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The Hague is among the greenest cities in the Netherlands and features many beautiful parks and gardens. Most neighbourhoods in the city are within walking distance from at least one of these wonderful estates, meaning you’re never far from relaxing green spaces when you’re in The Hague.
These tranquil gardens trail behind Noordeinde Palace in central The Hague, where the Dutch Royal family has resided for generations. The gardens were landscaped in the 17th century by Frederik Hendrik, son of William of Orange, and were originally known as the Princesses’ Garden. There are many peaceful spots inside, as well as flowerbeds, fountains and ponds.
This wonderful Japanese-style garden was created in the early 20th century by the former owner of Clingendael estate, Marguerite M. Baroness van Brienen. To complete the gardens, van Brienen imported many exotic plants and objects from Japan, including authentic bridges, lanterns and an entire pavilion. As the garden is quite delicate, it is only accessible for a short time during spring and autumn.
Haagse Bos is among the oldest surviving forests in the Netherlands and has played an important role in the history of The Hague. The forest was originally much bigger but has since been cleared to provide lumber for building works in the city. Currently, it stretches from the historic centre to the border of Wassenaar and contains many scenic walking trails and bike routes.
This long, rugged street of dune land on The Hague’s coast covers the ground between Scheveningen esplanade and Kijkduin’s north-eastern limits. The area was once part of the House of Orange hunting grounds but hadn’t been well maintained. Major restoration efforts were undertaken in the 1930s, and the grounds were returned to their natural beauty. Many joggers and mountain bikers train in the park due to the hilly terrain.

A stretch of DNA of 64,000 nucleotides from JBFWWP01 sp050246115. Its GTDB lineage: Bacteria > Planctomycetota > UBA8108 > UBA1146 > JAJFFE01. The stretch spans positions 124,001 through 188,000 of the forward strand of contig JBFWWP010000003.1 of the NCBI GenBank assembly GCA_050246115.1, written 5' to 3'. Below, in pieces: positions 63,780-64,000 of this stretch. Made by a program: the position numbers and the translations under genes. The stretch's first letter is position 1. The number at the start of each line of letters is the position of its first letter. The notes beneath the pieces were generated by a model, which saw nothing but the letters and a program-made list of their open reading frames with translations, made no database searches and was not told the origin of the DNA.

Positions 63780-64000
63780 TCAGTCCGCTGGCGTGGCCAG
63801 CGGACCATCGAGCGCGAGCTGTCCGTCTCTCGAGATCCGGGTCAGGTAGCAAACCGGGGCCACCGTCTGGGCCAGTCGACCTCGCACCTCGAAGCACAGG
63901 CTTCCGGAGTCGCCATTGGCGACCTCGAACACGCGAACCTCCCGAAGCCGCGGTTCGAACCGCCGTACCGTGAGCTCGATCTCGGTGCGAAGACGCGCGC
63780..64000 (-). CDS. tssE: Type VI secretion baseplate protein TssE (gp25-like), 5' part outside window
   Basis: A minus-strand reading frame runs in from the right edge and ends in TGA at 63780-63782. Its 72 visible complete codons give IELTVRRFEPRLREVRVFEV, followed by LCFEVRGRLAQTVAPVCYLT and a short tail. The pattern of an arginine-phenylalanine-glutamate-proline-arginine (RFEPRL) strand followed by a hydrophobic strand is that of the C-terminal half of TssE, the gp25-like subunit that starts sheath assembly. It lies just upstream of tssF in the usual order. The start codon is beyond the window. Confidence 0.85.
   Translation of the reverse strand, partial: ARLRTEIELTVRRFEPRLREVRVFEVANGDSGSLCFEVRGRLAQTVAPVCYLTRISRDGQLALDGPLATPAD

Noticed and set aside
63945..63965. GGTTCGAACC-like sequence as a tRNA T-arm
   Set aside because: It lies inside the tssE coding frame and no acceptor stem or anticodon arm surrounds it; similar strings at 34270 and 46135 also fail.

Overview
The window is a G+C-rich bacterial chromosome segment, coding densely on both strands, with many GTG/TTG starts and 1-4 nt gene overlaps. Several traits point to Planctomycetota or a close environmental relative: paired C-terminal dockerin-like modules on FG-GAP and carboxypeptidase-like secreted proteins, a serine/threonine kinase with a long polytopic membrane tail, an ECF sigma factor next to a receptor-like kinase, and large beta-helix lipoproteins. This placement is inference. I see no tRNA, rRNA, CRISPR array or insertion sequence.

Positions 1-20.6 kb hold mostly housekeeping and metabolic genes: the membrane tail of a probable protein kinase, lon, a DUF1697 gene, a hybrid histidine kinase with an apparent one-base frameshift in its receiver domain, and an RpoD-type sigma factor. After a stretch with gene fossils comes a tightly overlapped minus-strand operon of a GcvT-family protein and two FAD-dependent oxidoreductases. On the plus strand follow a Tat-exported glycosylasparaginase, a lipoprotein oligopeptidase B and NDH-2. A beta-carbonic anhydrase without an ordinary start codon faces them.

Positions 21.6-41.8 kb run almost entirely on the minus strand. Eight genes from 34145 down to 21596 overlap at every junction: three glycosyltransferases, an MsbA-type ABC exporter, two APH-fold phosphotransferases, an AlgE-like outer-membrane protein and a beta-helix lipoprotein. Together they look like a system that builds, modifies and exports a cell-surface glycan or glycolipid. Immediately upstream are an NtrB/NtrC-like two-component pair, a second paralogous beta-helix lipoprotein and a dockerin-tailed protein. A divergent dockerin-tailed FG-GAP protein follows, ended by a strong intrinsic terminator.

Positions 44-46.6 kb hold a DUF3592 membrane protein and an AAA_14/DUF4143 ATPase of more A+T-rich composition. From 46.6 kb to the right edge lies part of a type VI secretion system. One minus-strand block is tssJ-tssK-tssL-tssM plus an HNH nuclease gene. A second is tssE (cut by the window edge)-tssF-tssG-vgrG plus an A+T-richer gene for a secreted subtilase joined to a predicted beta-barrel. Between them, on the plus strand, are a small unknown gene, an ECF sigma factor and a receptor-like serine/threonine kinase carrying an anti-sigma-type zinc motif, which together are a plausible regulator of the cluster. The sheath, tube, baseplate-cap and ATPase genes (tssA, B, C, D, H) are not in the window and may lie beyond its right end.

Every summer, this southerly park in The Hague hosts Parkpop, the largest pop music festival in the Netherlands, as well as other events throughout the year. The park features many diverse areas; there’s a swimming pool and other sports training facilities, as well as skating areas.
This beautiful park is completely surrounded by water and is accessible via footbridges from the north and south. In addition to rose gardens and meadows, the park features a number of restaurants, including an excellent stir-fry joint and a waterside tea house.
Scheveningse Bosje is a small inner-city forest located inside Scheveningen district in The Hague. The park forms an unofficial border between The Hague’s centre and Scheveningen. The forest originated on a series of dunes and covers several hilly areas.
Clingendael Palace was once completely surrounded by country, but has since become an urban estate due to its proximity to The Hague’s borders. Over the years, many additions have been made to the former palace’s gardens, and it is renowned for English and Dutch style landscaping. The estate is now owned by The Hague’s municipality and is open to the public throughout the year.